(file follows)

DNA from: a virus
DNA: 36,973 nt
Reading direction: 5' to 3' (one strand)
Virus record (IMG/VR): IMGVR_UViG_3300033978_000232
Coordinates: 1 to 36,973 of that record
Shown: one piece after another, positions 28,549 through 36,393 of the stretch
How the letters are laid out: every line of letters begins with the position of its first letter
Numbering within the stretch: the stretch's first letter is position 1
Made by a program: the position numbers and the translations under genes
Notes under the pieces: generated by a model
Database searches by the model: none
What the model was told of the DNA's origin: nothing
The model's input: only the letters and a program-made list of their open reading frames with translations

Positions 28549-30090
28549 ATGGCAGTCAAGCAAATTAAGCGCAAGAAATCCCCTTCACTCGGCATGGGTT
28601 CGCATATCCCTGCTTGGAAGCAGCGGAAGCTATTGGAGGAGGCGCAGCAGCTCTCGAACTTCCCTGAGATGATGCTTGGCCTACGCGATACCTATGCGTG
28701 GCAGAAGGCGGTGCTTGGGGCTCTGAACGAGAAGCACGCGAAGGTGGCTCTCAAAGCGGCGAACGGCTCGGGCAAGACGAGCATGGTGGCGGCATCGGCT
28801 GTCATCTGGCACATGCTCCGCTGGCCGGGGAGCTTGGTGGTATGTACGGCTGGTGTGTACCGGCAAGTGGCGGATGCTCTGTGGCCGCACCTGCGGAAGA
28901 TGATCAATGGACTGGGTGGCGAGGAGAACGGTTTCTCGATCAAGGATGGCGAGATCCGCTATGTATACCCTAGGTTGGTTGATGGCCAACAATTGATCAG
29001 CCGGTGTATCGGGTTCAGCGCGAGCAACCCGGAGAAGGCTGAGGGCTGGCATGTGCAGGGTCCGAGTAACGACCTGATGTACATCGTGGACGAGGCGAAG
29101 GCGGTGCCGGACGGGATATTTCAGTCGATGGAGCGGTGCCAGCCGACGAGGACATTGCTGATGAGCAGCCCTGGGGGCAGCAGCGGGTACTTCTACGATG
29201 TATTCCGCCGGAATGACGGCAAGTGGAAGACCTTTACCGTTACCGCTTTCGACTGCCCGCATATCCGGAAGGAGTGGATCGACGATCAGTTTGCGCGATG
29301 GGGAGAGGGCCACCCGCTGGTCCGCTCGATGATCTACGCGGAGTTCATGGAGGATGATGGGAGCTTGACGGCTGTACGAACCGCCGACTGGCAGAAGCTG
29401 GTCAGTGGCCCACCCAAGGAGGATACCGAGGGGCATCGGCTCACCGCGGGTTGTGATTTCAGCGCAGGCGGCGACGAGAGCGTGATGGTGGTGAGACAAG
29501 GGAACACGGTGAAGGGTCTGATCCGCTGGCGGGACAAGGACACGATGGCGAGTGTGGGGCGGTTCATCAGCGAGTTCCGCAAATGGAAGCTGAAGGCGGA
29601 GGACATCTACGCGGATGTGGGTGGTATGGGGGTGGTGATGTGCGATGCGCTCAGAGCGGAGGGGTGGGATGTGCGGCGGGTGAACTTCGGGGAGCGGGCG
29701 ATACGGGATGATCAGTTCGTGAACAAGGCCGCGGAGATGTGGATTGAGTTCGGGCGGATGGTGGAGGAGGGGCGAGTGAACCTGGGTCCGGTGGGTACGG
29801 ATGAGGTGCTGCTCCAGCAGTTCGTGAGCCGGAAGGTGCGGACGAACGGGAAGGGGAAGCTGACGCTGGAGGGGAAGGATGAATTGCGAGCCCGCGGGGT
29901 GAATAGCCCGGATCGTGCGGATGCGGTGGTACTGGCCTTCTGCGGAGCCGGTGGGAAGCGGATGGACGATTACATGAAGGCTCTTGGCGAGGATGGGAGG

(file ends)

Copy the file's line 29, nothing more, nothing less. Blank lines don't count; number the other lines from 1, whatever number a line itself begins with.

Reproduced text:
29901 GAATAGCCCGGATCGTGCGGATGCGGTGGTACTGGCCTTCTGCGGAGCCGGTGGGAAGCGGATGGACGATTACATGAAGGCTCTTGGCGAGGATGGGAGG